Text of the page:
Ed Note: The MRA understands that there will be a large learning curve for the new Council regarding the municipal budget, and that perhaps this year, time is better spent educating Councillors on the budget process. It is our hope that the citizen finance review committee will be re-established next year as obtaining citizen input is extremely important in the budgetary process.

2017 Reserves

Treasurer Shannon Johnson, asked committee to recommend to Council to accept her report on 2017 reserve transactions. The reserve balance of $8,949,498.00 at the end of 2016 increased to $10,595,437.00 at the end of 2017. The increase in reserves was attributed to a net increase in building permits, fewer capital transactions, the 5% capital levy and $250,000.00 put into roads reserves. The projected 2018 end of year reserve balance is $9,915,243.00. Ms Johnson stated that she would like to continue with the 5% capital levy which is replenishing discretionary reserves. The full report can be found here - Township Reserves Township Reserves.


Ed Note: The MRA applauds the Township for their efforts to replenish the reserves.

Council - Friday, September 14th, 2018

Mayor's Golf Classic Cheque Presentation

Funds raised in the amount of $23,188.355 at the June 2018 Mayor's Golf Classic were presented to the South Muskoka Hospital Foundation at the council meeting. It was explained that the Township asked the Foundation for a list of items that were needed, and the Township purchased two crash cart standardization units at $5,000.00 each, a vital sign monitor at $6,000.00 and an ETC02 monitor (which monitors carbon dioxide emissions from the body) for $7,000.00. The remaining balance of $188.35 will go to the foundation to help with future purchases.

Ed Note: The MRA is pleased to say that Deputy Mayor Baranik and Economic Development Officer Corey Moore have both worked tirelessly on the past four Mayor's Classics. In the past four years the Mayor's Classic has donated approximately $150,000.00 to the community.

Leonard Lake Rezoning and Severance Application

The application to sever and rezone lands on Leonard Lake into five new lots and one retained lot, and an official plan amendment (OPA 51) to impose site specific development policy was before both Committee of Adjustment and Council this month. It was explained at COA that the application had been deferred in late 2016 for a water quality impact and environmental impact studies, as Leonard Lake is deemed over threshold. These have been completed and peer reviewed.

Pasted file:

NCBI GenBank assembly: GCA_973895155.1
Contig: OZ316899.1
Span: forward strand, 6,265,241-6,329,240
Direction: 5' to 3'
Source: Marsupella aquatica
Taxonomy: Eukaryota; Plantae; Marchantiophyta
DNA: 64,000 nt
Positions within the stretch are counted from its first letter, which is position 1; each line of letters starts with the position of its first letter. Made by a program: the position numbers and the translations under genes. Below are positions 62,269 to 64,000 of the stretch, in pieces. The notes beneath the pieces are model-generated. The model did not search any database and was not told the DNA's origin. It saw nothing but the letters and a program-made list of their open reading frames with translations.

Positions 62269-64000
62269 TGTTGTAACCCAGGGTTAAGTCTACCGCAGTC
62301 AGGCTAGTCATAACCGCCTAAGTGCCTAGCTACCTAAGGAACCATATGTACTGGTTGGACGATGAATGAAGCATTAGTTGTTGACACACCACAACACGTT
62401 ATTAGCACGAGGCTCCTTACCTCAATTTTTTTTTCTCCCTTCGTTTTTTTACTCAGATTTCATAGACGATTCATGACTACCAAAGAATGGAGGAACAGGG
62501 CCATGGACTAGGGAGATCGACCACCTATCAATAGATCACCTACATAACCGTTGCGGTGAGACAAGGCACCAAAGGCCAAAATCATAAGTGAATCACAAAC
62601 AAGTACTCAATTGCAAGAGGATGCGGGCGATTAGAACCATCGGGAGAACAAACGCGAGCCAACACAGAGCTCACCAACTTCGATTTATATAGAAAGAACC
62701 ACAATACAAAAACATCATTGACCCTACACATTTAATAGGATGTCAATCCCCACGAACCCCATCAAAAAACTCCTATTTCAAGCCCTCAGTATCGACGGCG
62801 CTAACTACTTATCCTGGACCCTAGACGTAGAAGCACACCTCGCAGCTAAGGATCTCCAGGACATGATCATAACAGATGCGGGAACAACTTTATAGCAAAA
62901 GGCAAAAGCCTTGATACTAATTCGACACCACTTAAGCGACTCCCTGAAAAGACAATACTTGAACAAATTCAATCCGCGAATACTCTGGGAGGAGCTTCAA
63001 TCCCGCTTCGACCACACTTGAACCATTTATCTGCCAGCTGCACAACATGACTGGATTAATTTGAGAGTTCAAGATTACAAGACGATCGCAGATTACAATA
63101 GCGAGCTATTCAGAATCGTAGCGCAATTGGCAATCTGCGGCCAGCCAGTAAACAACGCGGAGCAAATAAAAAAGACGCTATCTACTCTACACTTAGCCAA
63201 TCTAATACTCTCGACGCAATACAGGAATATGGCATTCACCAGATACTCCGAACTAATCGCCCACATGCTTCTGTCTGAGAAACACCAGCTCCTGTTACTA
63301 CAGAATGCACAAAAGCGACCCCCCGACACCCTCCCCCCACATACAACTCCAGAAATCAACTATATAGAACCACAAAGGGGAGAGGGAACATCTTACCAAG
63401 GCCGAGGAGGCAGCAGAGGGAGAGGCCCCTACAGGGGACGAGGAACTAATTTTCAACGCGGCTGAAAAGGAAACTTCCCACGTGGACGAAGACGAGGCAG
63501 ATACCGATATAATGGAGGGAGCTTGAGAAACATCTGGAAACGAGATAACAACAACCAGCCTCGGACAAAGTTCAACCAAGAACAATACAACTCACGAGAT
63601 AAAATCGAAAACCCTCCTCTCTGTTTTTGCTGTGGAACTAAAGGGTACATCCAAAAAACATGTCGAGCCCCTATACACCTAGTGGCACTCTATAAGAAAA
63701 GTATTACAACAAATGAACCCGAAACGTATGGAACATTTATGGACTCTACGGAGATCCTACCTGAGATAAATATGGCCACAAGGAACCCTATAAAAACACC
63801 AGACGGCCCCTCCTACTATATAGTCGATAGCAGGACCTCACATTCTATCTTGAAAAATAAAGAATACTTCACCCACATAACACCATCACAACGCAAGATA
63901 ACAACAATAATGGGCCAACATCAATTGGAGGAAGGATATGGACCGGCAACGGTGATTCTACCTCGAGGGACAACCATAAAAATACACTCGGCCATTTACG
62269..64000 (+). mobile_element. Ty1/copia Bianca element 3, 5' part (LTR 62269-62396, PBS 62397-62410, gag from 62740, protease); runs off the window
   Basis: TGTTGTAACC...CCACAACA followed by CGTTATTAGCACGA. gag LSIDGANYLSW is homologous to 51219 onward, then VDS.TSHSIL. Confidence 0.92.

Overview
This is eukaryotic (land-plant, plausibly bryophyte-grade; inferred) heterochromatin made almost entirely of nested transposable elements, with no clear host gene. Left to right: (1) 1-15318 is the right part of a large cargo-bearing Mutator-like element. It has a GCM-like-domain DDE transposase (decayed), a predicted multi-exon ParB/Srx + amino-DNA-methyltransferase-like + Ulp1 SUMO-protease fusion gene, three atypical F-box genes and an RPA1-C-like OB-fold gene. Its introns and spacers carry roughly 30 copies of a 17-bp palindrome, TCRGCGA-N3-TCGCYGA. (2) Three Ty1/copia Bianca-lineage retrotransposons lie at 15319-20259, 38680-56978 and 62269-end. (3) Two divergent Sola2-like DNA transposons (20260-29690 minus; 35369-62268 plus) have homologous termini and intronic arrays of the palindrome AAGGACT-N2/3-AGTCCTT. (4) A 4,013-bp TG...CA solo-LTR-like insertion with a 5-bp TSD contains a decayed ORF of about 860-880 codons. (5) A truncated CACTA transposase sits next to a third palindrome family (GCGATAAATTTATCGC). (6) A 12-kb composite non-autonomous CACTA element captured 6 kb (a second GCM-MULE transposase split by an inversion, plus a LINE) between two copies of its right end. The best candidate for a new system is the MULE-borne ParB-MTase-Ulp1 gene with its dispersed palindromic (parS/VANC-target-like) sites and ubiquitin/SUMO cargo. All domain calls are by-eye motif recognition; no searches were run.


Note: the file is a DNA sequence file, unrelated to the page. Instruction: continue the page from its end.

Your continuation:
The agent for the applicant explained to the committee that the applicant had met with staff from both Township and the District regarding their plans. Since the deferral the application had been amended to rezone the lands to Waterfront Residential 4 (WR4) which would prohibit further severances. The agent reminded committee that the Township does not have the recreational carrying capacity in its Official Plan and that development on over threshold lakes is allowed in the Township.

A presentation was then heard from the applicant's environmental consultants who stated that:

  • eight very detailed field studies had been done in 2017 and two further ones in 2018,
  • they looked at species at risk, soil samples, impacts of setbacks, locations of septic systems, pathways to docks
  • in their professional opinion the development was environmentally feasible,
  • water quality assessments have two parts ~ phosphorus levels and algae blooms,
  • water quality on Leonard Lake has not changed in 38 years and
  • as development on Leonard Lake increases there should be no change in water quality.

The residents of Leonard Lake, many represented by the Leonard Lake Stakeholders Association (LLSA), were in attendance to present their own finding and ask that the application be denied. Their concerns included, but are not limited to:

  • their water testing shows that phosphorus levels jump all over the lake,
  • that their studies were not given the same weight as the applicant's studies,
  • the application does not comply with the Official Plan,
  • recreational carrying capacity on the lake,
  • access would be an issue for the fire department,
  • two of their scientific reports were not reviewed,
  • algae blooms have been occurring on the lake
  • Leonard Lake is reaching its “tipping point”,
  • that the LLSA has excellent co-operation with the Ministry of the Environment and Climate Change (MOECC) regarding water testing,
  • that bringing consultants together to review finds would be extremely difficult and costly for the LLSA,
  • there would be financial implications regarding property values to the Township,
  • there is Type 1 Fish habitat on the retained lot,
  • road access would be across EP1 lands
  • the applicant's reports were presented to “support” the application and show evidence of bias,
  • the area is a deer wintering area,
  • renowned experts are saying something “is happening” on the lake, and
  • loons and beavers are no longer seen on the lake.

Committee then asked questions and made comments regarding:

  • algae blooms,
  • why water samples are taken in the spring but not the fall,
  • more studies were needed regarding deer wintering,
  • that the reports that had been peer reviewed made a recommendation in favour of the application,
  • that the applicant had done what was asked of them, and
  • water quality was a main concern.